Black and grizzly bears snacking on berries force road closure in Grand Teton - Casper, WY Oil City News
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Black and grizzly bears snacking on berries force road closure in Grand Teton

Grizzly bear eats berries along the Moose-Wilson Road. (NPS Photo/C. Adams)

CASPER, Wyo. — Grand Teton National Park announced on Thursday the temporary closure of a road due to black and grizzly bears snacking on berries.

“Black and grizzly bears are currently eating berries along the Moose-Wilson Road,” Grand Teton National Park said. “The road is closed for human safety and the protection of the bears. Park staff will monitor the situation and will reopen the road when conditions allow. The road could be temporarily closed through the weekend or longer.”

Bears munching on berries has forced the closure of the section of the Moose-Wilson Road between Murie Ranch Junction and north of the Laurance S. Rockefeller Preserve. The closure applies to motorists, bicyclists and hikers.

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Grand Teton said that there is no access to the death Canyon Trailhead due to the closure. Visitors are still able to access the Laurance S. Rockefeller Preserve from the south. 

“Rangers remind the public to ‘Be Bear Aware,'” Grand Teton said. “To learn more about recreating in bear country visit the park Safety in Bear Country page.”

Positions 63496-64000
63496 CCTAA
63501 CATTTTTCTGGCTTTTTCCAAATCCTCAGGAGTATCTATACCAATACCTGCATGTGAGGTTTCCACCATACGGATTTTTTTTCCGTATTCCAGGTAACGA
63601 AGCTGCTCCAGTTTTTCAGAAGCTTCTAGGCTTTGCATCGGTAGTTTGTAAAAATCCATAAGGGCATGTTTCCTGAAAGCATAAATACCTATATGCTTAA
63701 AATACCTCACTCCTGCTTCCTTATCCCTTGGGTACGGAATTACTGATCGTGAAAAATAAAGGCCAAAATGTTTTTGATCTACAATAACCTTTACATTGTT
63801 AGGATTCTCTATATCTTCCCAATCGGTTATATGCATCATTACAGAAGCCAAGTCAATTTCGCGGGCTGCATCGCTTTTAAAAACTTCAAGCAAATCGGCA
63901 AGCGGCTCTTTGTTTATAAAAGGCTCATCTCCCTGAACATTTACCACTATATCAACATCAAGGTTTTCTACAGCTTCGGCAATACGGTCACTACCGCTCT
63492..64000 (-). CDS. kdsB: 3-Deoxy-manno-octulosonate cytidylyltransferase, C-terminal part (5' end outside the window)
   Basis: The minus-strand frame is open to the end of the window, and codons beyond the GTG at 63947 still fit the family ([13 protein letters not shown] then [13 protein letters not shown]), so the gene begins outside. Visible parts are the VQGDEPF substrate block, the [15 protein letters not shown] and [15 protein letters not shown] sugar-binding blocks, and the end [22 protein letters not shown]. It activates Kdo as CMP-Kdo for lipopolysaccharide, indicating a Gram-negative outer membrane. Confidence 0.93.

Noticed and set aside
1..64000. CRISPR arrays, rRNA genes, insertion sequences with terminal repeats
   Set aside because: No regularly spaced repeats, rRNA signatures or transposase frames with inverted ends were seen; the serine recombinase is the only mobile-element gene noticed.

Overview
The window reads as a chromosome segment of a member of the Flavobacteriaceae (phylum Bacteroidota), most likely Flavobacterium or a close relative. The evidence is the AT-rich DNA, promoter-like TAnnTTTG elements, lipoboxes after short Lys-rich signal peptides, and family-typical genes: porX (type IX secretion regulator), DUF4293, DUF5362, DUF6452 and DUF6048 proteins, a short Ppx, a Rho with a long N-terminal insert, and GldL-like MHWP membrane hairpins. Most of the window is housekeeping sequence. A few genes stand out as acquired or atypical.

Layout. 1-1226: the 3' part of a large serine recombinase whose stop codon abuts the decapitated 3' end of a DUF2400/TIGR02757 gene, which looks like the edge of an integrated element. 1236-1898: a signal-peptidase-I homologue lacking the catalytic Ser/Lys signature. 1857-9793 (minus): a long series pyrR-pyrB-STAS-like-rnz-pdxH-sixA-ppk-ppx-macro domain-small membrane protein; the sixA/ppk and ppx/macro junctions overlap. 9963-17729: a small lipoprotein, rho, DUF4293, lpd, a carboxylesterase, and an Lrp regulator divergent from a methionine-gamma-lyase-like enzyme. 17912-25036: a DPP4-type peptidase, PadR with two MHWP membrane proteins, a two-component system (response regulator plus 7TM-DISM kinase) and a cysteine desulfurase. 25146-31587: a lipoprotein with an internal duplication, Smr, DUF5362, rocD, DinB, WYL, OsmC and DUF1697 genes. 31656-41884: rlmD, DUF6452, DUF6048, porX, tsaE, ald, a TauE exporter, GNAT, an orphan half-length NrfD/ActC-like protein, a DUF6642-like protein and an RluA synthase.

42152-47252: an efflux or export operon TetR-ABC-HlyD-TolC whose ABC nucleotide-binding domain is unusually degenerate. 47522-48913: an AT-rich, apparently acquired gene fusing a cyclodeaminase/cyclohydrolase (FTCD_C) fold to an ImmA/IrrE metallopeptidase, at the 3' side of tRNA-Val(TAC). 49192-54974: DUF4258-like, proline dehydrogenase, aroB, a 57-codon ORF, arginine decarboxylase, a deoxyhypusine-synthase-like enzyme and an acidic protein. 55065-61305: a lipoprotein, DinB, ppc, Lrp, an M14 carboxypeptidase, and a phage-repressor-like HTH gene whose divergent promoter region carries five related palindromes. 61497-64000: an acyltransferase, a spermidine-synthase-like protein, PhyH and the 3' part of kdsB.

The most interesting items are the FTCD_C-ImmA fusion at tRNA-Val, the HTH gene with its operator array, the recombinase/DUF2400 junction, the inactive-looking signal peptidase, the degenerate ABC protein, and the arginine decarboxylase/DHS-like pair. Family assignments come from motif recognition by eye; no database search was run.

Visitors are required to remain at least 100 yards away from bears. Grand Teton added the following bear safety tips:

  • BE ALERT and watch for bears, fresh tracks, or scat.
  • MAKE NOISE in areas with limited visibility.
  • CARRY BEAR SPRAY, know how to use it, and keep it readily available.
  • HIKE IN GROUPS of three or more people.
  • DO NOT RUN; rather, back away slowly.

“Park regulations require that all food, garbage, pet food, coolers, food containers (empty or full), and cookware (clean or dirty) be stored in a hard-sided vehicle with the windows rolled up or in a bear-resistant food locker when not in immediate use or attended to, day or night,” Grand Teton said. “Learn more about recreating in bear country on the park Safety in Bear Country page.”